- Retractable spring-load reclining ‘legs’
- Well-designed; ergonomically sound
- Detachable foam seat cushion
- Hydration compartment
- Offers hunters the option of setting up anywhere comfortably
- Separate pot call pockets in lower right quadrant
- Easily reached box call holster in upper left
- Huge game bag
- At 5.4 pounds, it’s heavy right out of the gate
- Static frame can make tight maneuvering challenging
You’ll notice how heavy the TR18 is as soon as you pick it up. The internal aluminum frame, a requirement for the two retractable/spring-loaded support legs that transform the TR18 from ‘vest’ to ‘in-the-field recliner,’ make it heavy when compared to more traditional models. Heavy, as in almost six pounds empty. However, you get past that and the comfort of the TR18 really begins to shine.
I love the extra-large game bag on the TR18, which allows me to easily stash all my stuff. There’s roughly 2,200 cubic inches of storage in that game bag to tote decoys, dead turkey, extra hydration, cast-off clothing, Hostess fruit pies, whatever I need to carry into or out of the field. I’m a big fan of specifically designed pot call pockets, of which the TR18 has two. Although I’m personally partial to packing two or three one-liter waters, the TR18 does include a hydration pocket.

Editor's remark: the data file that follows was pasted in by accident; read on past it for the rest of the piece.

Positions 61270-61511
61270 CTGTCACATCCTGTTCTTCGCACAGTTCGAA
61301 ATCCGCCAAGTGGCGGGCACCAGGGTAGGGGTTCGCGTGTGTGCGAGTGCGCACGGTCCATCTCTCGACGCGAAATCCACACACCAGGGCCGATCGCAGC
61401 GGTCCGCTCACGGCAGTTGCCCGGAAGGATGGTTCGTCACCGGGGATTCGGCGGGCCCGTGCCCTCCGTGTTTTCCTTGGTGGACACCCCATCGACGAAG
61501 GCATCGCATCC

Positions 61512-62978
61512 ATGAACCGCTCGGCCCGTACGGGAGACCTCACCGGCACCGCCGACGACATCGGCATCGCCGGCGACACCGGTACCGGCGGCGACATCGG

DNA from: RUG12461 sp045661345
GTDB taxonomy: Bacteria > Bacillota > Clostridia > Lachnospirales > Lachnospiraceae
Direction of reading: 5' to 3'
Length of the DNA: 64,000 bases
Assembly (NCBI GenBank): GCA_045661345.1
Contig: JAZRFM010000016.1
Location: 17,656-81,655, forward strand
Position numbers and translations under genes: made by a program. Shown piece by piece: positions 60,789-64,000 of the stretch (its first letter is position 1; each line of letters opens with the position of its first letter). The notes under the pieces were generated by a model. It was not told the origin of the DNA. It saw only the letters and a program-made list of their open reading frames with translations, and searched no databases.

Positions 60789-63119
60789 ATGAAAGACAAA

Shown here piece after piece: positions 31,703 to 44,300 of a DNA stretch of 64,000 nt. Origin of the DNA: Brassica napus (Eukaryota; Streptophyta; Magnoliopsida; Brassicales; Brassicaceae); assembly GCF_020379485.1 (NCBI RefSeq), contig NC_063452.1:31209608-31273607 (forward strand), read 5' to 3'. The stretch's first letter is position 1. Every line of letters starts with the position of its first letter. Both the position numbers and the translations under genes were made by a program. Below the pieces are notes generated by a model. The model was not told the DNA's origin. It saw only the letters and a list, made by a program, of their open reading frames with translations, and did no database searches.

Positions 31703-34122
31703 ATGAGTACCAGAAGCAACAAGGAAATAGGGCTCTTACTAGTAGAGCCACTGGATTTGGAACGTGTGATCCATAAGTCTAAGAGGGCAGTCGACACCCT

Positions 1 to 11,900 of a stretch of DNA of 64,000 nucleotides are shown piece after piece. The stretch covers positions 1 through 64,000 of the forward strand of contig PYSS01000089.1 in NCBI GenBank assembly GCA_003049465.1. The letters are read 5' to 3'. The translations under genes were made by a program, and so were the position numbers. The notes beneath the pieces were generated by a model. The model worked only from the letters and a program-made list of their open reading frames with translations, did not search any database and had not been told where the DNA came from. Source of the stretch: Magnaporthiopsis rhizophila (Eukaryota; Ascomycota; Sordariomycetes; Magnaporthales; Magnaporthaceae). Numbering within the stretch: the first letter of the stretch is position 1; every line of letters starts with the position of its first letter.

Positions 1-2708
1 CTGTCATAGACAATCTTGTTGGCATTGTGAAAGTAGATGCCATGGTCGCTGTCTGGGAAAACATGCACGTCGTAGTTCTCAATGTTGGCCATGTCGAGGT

The padded seat cushion is thick (2.5”) and comfortable enough for all but the longest sits. But as with other seats, it’s small at just a smidge over a foot square. No, I’m not looking for a drop-down mattress, but I’d like a little bit more.
How I Made My Picks
I take my turkey hunting very seriously. I require certain elements in the turkey vest I’m going to wear every day from the middle of April to the last day of May. Your needs and requirements, of course, may differ. Perhaps you hunt only one or two days each season. Maybe all your hunting is done from a ground blind, thus effectively making a vest a moot point. There are 1,001 reasons for and against a vest, and yours are without question valid.
But to help you decide, these are the criteria I used to differentiate good vests from so-so vests:
Simplicity of design/build: I want the vest to be relatively simple, without a ton of bells and whistles and widgets. Certainly, sometimes I’m proven wrong and a fully featured vest is great. However, I tend to select simple designs so that when that old Tom gobbles I’m not lost in my turkey vest.
Fit and comfort: Like shoes, fit and comfort are important. I want a vest that fits well, and is comfortable when fully loaded, even after I’ve worn it all day. If the shoulder straps cut off the circulation to my hands, it’s out. If the straps aren’t adjustable to the point I can get the fit really dialed in, it’s out. The vest is an integral part of my turkey hunting gear, and I’m wearing it every day.